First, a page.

Written by Jiovann Carrasco, LPC-S
Imagine all the ways being overly concerned about what others think about you has kept you from doing something important. Has it kept you from speaking up in a business meeting? Has it kept you from dancing at a party? Has it kept you from talking to that girl? Why do you avoid her when she only rejects you in your mind? We spend a lot of time trying to read other people’s minds. Here’s why that is mostly a waste of time.
People don’t think about you as much as you think they do.
It is you who are preoccupied with you. And guess what? They are most likely preoccupied with themselves. They are worried about what other people think of them! And this doesn’t mean they don’t care about you or don’t like you. They just happen to have a locus of observation that originates outside of your head. So leave them to their perceptions, regardless of how much space you think you deserve to take up in their consciousness.
Nobody is living their life at you.
Every day you will see people who you assume are doing much better than you. They’re prettier, thinner, wealthier, more confident, funnier, smarter, better dressed, and are much, much cooler than you. But they aren’t being who they are AT YOU. They’re living their lives the best they know how, regardless of how you measure up. Yet, we can be very judgmental toward these “better-off’s” as if they are shoving their success in our face. Being successful at us. And this goes for people whose opinions offend you, too. There is nothing that anyone can say that is not going to offend someone. If you have an opinion about anything, I guarantee you there is someone who is going to disagree. And if they do, it isn’t because of you.
Nobody can determine your worth.
The problem is not that others do not regard you as significant or worthy or whatever else you would like people to think of you. They do not have the power to determine your value. All they can do is confirm what you already believe about yourself. If you think you are worthless, nobody will ever convince you otherwise. And if you do value yourself, then other’s negative evaluations will just not matter a whole lot. So you have to . . .
Learn to love yourself.
Yeah, yeah, yeah. We all know that it’s true, but how do you do it? This isn’t easy, especially if you have a long history of devaluing yourself, which is often instilled by unsupportive parenting. We learn to love by being loved as children, so without loving role models we are left to figure it out on our own. But if you can, think of love as a verb, it may be easier to start. What does a parent do when they love their child? They quickly respond to his cries of distress. They hold and soothe him to bring him comfort. They spend quality time with him and give him special attention. They smile at him and would move heaven and earth to make him laugh. They feed him nourishing meals and are proactive about keeping him healthy. They tell him, “I love you!” several times everyday. When’s the last time you did any of those things for yourself?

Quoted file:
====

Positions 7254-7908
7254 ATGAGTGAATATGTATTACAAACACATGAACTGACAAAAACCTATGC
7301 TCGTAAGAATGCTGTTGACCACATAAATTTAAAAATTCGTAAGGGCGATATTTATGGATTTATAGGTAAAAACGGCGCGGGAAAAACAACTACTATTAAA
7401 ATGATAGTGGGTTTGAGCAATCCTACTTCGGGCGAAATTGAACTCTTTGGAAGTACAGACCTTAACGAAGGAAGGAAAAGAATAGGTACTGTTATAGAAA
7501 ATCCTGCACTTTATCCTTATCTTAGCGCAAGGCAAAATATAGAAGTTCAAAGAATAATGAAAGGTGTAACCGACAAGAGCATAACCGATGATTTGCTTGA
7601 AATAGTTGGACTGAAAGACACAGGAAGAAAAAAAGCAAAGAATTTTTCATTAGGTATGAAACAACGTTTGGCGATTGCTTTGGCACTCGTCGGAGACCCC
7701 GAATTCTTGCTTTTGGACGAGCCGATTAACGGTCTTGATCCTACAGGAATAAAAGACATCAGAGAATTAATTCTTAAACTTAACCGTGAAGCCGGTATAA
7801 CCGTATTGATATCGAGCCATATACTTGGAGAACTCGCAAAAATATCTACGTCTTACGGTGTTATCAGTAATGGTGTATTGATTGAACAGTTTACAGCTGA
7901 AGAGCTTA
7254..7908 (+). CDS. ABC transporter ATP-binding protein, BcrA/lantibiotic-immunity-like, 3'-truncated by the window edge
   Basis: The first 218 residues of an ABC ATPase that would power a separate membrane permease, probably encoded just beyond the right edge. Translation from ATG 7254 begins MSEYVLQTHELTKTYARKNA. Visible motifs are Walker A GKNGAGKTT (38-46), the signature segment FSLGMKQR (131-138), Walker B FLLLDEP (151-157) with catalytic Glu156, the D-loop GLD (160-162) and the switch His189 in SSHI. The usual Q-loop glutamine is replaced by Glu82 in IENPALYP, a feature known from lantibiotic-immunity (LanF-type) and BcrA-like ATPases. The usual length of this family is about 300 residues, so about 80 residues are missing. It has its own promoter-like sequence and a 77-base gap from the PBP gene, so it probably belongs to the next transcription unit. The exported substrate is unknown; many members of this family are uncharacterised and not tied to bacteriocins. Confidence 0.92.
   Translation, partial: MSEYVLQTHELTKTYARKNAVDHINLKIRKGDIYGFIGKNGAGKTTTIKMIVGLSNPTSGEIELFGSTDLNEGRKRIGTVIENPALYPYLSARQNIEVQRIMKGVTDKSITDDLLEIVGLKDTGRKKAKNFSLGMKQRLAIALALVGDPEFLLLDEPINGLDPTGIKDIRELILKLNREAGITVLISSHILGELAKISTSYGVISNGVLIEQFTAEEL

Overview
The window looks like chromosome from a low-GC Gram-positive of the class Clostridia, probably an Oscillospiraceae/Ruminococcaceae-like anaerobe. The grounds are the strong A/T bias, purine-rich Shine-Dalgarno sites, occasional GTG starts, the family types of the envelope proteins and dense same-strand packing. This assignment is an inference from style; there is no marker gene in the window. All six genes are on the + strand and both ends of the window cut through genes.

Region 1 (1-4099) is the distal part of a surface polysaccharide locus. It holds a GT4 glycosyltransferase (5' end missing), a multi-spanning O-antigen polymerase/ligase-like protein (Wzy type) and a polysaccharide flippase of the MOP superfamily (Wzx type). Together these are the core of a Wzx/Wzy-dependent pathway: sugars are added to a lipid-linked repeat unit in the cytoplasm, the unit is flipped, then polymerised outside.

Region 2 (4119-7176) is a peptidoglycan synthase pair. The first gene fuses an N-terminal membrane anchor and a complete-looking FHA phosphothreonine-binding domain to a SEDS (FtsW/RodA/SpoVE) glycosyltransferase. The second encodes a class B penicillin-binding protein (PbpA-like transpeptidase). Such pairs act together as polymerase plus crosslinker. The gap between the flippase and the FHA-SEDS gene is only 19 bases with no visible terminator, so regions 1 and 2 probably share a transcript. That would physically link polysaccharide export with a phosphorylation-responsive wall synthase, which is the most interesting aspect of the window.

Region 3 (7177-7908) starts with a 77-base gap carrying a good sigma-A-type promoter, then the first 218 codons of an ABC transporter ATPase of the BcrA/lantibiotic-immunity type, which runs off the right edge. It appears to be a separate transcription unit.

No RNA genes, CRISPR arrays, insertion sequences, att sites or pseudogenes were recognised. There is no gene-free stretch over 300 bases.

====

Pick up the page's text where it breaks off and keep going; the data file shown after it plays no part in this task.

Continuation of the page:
You are your responsibility.
Take care of you and let other people think what they want. Michelangelo said, “Every block of stone has a statue inside it and it is the task of the sculptor to discover it.” You are the sculptor of your block of stone. And they are the sculptor of theirs. You can do nothing about theirs and they can do nothing about yours. So grab a chisel and get to work.
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Here you will find articles contributed by members of our team. We hope to provide helpful information here to inspire mindful living and general wellness. The information provided here is not a substitue for professional mental health advice, diagnosis, or treatment. If you need to speak to a professional regarding your mental health, please make an appointment.